I am a perfectionist. Blame it on my astrological sign (Virgo), the fact that I’m an only child, genetics or the environment which I grew up. I like things just right. In school, I would be upset if I missed ANY questions. I put a healthy amount of pressure on myself and had great success during my academic years. After receiving my first Bachelor’s degree from The University of Pittsburgh, I was off to obtain a second degree in nursing at Drexel University.
Then it happened. I entered a program that awarded a second degree in a measly 11 months. That meant the curriculum was twice as rigorous as what I was accustomed to half the amount of time. I couldn’t perfectly comb through each chapter anymore. I had much more work than I could comfortably accomplish. For the first time in my life, failure loomed as a possibility.
Fail?! No. I needed to get perfect grades. If I wasn’t perfect, what was I? I used to think I was smart; now this apparently meant I was not. Everything I thought about myself was wrong. I could not believe I had been living a lie for 23 years! I figured I should avoid this possibility of failing altogether. I must withdrawal! I should stop right now- stop before I have the chance to fail. That makes sense. Then I will preserve my untouched streak of perfect- ness and continue to be EXACTLY who I thought I was all along. Yes! That’s the ticket!
First, I was identifying myself completely as a trait. I was smart, or I was not smart. And that feeling I had toward myself could change at the drop of a hat. One mistake- boom- not smart. Talk about a roller coaster ride of emotions.
Second, since I associated myself directly with a trait, I wanted to simply remove any circumstance that could shake my positive feeling about myself. Fight or flight? Flight, baby! All day long!
Luckily (note sarcasm), I am not only a perfectionist, but a people pleaser at heart. I made the commitment to attend grad school, and I wasn’t about to let my family down. So I stuck it out, I passed, and it was one of the greatest fears I had ever faced in my entire life.
If I continued to avoid any pursuits where there was a possibility that I may come up short, I would lead a very unfulfilling life. Competing? That would be out. Powerlifting? No way. Continuing education? What if I don’t understand a concept- nope, can’t do that either. Any attempt to better myself would be left to the wayside so I could remain in my safe place where my previous life experiences made me feel smart and accomplished.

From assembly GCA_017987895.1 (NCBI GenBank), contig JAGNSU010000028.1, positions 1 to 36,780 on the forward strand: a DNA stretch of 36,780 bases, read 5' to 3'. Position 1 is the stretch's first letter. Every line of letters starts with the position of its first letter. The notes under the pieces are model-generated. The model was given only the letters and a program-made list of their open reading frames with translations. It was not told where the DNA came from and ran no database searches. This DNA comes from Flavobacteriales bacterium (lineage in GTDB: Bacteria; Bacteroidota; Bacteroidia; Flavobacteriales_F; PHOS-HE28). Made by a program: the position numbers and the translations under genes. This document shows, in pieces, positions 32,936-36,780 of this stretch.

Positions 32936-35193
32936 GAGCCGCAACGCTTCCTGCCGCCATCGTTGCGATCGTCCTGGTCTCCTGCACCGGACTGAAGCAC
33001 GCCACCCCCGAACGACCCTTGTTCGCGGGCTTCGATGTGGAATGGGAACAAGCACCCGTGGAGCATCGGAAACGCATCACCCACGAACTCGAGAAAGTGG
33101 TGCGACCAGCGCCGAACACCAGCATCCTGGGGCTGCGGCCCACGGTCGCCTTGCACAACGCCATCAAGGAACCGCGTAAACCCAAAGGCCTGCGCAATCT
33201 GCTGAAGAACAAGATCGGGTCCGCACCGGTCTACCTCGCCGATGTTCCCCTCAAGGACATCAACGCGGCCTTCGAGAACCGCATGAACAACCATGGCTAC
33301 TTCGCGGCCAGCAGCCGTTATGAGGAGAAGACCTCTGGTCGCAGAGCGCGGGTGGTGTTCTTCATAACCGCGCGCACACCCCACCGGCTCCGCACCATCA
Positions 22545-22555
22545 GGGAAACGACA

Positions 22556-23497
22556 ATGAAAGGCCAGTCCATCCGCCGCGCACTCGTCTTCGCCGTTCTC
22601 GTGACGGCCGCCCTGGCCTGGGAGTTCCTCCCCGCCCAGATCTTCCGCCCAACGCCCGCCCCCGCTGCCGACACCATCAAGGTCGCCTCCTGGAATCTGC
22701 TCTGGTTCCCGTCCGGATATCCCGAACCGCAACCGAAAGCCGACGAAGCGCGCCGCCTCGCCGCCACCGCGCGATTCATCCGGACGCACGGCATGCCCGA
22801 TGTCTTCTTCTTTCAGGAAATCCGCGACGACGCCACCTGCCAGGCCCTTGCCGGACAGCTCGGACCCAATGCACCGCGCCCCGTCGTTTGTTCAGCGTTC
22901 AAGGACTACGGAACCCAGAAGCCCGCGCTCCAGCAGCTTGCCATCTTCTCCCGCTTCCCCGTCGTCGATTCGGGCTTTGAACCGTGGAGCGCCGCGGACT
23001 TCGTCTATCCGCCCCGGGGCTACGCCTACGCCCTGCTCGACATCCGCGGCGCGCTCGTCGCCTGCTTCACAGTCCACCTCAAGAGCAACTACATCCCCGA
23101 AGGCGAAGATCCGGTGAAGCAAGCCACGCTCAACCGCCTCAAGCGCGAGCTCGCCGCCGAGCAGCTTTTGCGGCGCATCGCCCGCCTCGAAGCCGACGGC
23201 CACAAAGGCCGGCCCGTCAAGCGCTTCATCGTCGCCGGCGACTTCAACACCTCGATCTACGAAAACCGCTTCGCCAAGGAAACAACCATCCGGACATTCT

This story 100 percent applies to body transformations, weight loss, and being conscious of the decisions that ultimately affect our health.
Looking back over my client list, and instances with myself, one of the leading causes of someone slamming the brakes on a transformation (this is inside and out, not just out) is because they hit one tiny little bump in the road and declare that was precisely what they KNEW would happen! They aren’t cut out for this. The chance of failing is too much to handle. Similar to when I first was overwhelmed at school and became very uncomfortable. Instead of sitting with those feelings, allowing myself to feel them and address them and making the conscious choice not to dwell on them or allow those uncomfortable feelings to cause me to change course, I would take the path of least resistance and turn the ship around and retreat.
Refusing to allow myself to feel uncomfortable was causing me to miss some wonderful opportunities to better myself. Being scared to fail primarily came from labeling myself as a failure if I did not succeed and, in my mind, being stuck with that label for the rest of my life.
Recognizing when I was functioning under this train of thought helped me to change those thought patterns and ultimately my behavior when faced with a challenge.
I am not stuck forever being a certain quality. I have the power to learn, to grow, and to change any quality or skill I do not find desirable about myself. And you have that power too. Believing that to be true is more than half the battle.